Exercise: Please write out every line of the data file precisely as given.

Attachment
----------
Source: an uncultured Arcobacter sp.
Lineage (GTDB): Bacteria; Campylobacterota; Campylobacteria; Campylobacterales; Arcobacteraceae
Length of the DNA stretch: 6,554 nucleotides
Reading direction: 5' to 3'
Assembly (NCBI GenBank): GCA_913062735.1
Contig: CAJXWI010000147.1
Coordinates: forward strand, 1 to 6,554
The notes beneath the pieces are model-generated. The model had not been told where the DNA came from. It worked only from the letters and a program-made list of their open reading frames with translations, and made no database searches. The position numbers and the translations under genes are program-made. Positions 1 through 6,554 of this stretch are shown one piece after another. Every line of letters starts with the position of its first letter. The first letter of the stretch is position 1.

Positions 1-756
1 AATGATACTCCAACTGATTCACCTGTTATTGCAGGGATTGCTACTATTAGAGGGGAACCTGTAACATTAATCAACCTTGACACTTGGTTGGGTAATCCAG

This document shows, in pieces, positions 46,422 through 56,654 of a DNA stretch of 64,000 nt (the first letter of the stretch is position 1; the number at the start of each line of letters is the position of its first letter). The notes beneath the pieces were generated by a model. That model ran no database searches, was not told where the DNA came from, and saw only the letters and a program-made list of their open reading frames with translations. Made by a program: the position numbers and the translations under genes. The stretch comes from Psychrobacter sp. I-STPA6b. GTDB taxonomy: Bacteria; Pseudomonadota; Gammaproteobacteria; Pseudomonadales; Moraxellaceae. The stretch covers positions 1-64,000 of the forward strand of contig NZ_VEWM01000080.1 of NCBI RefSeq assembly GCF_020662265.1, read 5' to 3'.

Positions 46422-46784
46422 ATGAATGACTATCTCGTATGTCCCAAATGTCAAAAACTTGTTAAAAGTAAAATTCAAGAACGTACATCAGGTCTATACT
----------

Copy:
Source: an uncultured Arcobacter sp.
Lineage (GTDB): Bacteria; Campylobacterota; Campylobacteria; Campylobacterales; Arcobacteraceae
Length of the DNA stretch: 6,554 nucleotides
Reading direction: 5' to 3'
Assembly (NCBI GenBank): GCA_913062735.1
Contig: CAJXWI010000147.1
Coordinates: forward strand, 1 to 6,554
The notes beneath the pieces are model-generated. The model had not been told where the DNA came from. It worked only from the letters and a program-made list of their open reading frames with translations, and made no database searches. The position numbers and the translations under genes are program-made. Positions 1 through 6,554 of this stretch are shown one piece after another. Every line of letters starts with the position of its first letter. The first letter of the stretch is position 1.

Positions 1-756
1 AATGATACTCCAACTGATTCACCTGTTATTGCAGGGATTGCTACTATTAGAGGGGAACCTGTAACATTAATCAACCTTGACACTTGGTTGGGTAATCCAG

This document shows, in pieces, positions 46,422 through 56,654 of a DNA stretch of 64,000 nt (the first letter of the stretch is position 1; the number at the start of each line of letters is the position of its first letter). The notes beneath the pieces were generated by a model. That model ran no database searches, was not told where the DNA came from, and saw only the letters and a program-made list of their open reading frames with translations. Made by a program: the position numbers and the translations under genes. The stretch comes from Psychrobacter sp. I-STPA6b. GTDB taxonomy: Bacteria; Pseudomonadota; Gammaproteobacteria; Pseudomonadales; Moraxellaceae. The stretch covers positions 1-64,000 of the forward strand of contig NZ_VEWM01000080.1 of NCBI RefSeq assembly GCF_020662265.1, read 5' to 3'.

Positions 46422-46784
46422 ATGAATGACTATCTCGTATGTCCCAAATGTCAAAAACTTGTTAAAAGTAAAATTCAAGAACGTACATCAGGTCTATACT